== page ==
President Biden and the Lost Cause


Earlier this year, President Biden delivered a speech at Mother Emanuel AME Church in Charleston, South Carolina as part of the official opening for his re-election campaign. The church, which in 2015 was the scene of a mass shooting of nine all-Black victims, including Senior Pastor and State Senator Clementa C. Pinckney, was meant to highlight one of the key themes of his campaign: the danger of white supremacy. The President took shots at recent remarks by former Ambassador Nikki Haley (governor during the shooting) and former President Trump on the Civil War.

…The defeated Confederates couldn’t accept the verdict of the war: They had lost. So, they say—they embraced what’s known as the Lost Cause, a self-serving lie that the Civil War was not about slavery but about states’ rights. And they’ve called that the noble cause…let me be clear for those who don’t seem to know: Slavery was the cause of the Civil War. There is no negotiation about that.

Biden also brought up the repeated claim that January 6 was the first time the Confederate flag flew in the Capital. This claim is likely untrue (if one wished to be picky you could interpret his words that it was the first time “insurrectionists” waved it, but then no one has been charged with insurrection). In 1993, during a debate, where Mr. Biden was present, over renewing a patent of the flag for the United Daughters of the Confederacy, Senator Carol Moseley-Braun said (at 1:09:15) “Madame President [Senator Barbara Boxer], across the room on the other side of the aisle is his [Confederate Vice President Alexander Stephens] flag.” While the video does not show it, presumably the flag was present.

Mrs. Haley fired back by mentioning the President’s friendly relationship with segregationists such as Jim Eastland and Herman Talmadge, which his Democratic party rivals also tried in 2020. The charge has always been self-serving. Progressives like Ted Kennedy and Mike Gravel (who co-sponsored the resolution restoring citizenship to Robert E. Lee) and conservatives, such as Barry Goldwater and Ronald Reagan, were all friendly with segregationists. Like it or not, they were elected to the Senate, and you had to work with them. To single out Mr. Biden is unfair.

However, the President’s criticism could easily be used against him. Throughout his career, Mr. Biden has pandered to Confederate sympathies. In 1987 in Alabama during his first presidential run, he incorrectly bragged that Delaware was on the South’s side during the Civil War. According to historian Emory Thomas of all the border states the South’s cause was the weakest in Delaware. With only 1,800 slaves, the State’s commitment to the Union was never seriously challenged. In a previous visit to “the Heart of Dixie” in 1986, Mr. Biden said the state had confronted its racial problems and that “a Black man has a better chance in Birmingham than in Philadelphia or New York.” In 2006, he got his history half right, saying that Delaware fought for the Union, but “That’s only because we couldn’t figure out how to get to the South.” In 1993, he used language reminiscent of Mr. Trump calling the UDC “fine people.”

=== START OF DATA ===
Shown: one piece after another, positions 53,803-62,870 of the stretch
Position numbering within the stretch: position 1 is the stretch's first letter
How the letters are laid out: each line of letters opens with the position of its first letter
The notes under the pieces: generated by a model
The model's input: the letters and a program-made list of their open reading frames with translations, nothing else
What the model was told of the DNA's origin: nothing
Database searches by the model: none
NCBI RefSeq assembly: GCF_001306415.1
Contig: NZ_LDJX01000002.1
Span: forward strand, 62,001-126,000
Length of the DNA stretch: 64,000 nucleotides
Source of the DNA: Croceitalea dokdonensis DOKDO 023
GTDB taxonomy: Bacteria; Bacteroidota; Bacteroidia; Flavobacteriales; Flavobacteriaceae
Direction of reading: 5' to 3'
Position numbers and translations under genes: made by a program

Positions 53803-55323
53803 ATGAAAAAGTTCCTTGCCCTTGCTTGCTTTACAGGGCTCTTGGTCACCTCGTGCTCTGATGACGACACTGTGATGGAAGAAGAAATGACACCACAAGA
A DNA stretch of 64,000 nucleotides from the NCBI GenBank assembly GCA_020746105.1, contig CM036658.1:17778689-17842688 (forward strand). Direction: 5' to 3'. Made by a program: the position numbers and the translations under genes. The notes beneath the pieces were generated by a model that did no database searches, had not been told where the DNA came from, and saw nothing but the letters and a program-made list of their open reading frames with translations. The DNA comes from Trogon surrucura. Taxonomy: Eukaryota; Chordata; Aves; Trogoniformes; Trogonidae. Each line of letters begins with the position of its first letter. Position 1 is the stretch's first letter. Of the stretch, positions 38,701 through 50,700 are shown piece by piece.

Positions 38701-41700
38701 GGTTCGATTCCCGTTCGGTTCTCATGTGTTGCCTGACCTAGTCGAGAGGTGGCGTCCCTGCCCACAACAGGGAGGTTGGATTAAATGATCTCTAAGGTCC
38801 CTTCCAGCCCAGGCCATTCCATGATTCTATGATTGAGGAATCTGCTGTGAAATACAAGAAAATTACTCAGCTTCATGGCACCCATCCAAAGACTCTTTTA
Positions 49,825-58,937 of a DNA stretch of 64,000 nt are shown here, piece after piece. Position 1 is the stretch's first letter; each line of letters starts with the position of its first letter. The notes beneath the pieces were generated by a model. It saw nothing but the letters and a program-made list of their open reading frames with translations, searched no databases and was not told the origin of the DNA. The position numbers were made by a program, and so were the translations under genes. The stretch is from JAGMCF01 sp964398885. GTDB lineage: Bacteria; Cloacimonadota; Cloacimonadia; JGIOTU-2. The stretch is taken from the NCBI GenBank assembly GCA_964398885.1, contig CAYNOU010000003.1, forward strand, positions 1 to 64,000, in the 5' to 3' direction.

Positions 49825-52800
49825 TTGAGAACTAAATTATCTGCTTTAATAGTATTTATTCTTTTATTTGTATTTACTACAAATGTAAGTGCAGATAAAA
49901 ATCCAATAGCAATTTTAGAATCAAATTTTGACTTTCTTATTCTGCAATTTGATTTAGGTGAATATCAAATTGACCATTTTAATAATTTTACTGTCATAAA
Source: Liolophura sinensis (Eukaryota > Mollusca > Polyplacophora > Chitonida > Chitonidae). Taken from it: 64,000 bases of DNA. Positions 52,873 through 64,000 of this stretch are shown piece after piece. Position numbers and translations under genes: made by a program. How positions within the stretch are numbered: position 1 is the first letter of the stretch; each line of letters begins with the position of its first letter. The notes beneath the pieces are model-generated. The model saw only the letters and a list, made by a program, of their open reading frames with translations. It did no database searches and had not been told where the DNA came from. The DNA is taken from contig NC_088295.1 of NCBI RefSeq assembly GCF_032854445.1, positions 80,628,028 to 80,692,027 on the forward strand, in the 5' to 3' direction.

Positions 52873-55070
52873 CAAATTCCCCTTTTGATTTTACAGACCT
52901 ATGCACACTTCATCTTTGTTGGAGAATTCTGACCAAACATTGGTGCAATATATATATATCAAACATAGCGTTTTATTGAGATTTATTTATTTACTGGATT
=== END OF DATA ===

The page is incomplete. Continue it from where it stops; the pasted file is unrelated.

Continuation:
Mr. Biden’s remarks are not proof of him being some neo-Confederate. That same year he voted with Senator Moseley-Braun against renewing the patent and since taking office has overseen the removal and renaming of public displays of the Confederacy. Instead, they highlight the President’s most criticized traits: his opportunism and willingness to say anything to win. Having waved the Stars and Bars when it suited him, he now denounces it.

Yet there is also the curious fact that Mr. Biden spoke with sympathy for the Confederacy when the state he was born in and the state he represented stayed with the Union, or when he noted the fact that his ancestor served in the Union army and was pardoned by President Lincoln. Nor is he an outlier. In the 1970s, the Senate voted unanimously to restore General Lee’s citizenship, with only 10 votes in the House against. The reason was not that Lee was being given amnesty, but that it was not being given to Vietnam draft evaders and deserters. Dissenters even argued that Lee’s motivation to join the Confederacy resembled the motivations that inspired people who refused to serve in Vietnam. Those who voted to restore included the first Black congresswoman Shirely Chisholm, as well as Barbara Jordan and most other Black members of Congress. The resolution to restore Jefferson Davis’s citizenship was introduced by Mark Hatfield, one of the most liberal senators and a civil rights advocate. The House panel to restore Jefferson Davis’s citizenship was all in favor, except for Elizabeth Holtzman, who voted present to once again protest treatment of Vietnam draft evaders and deserters (and were this not an issue she would have voted for it).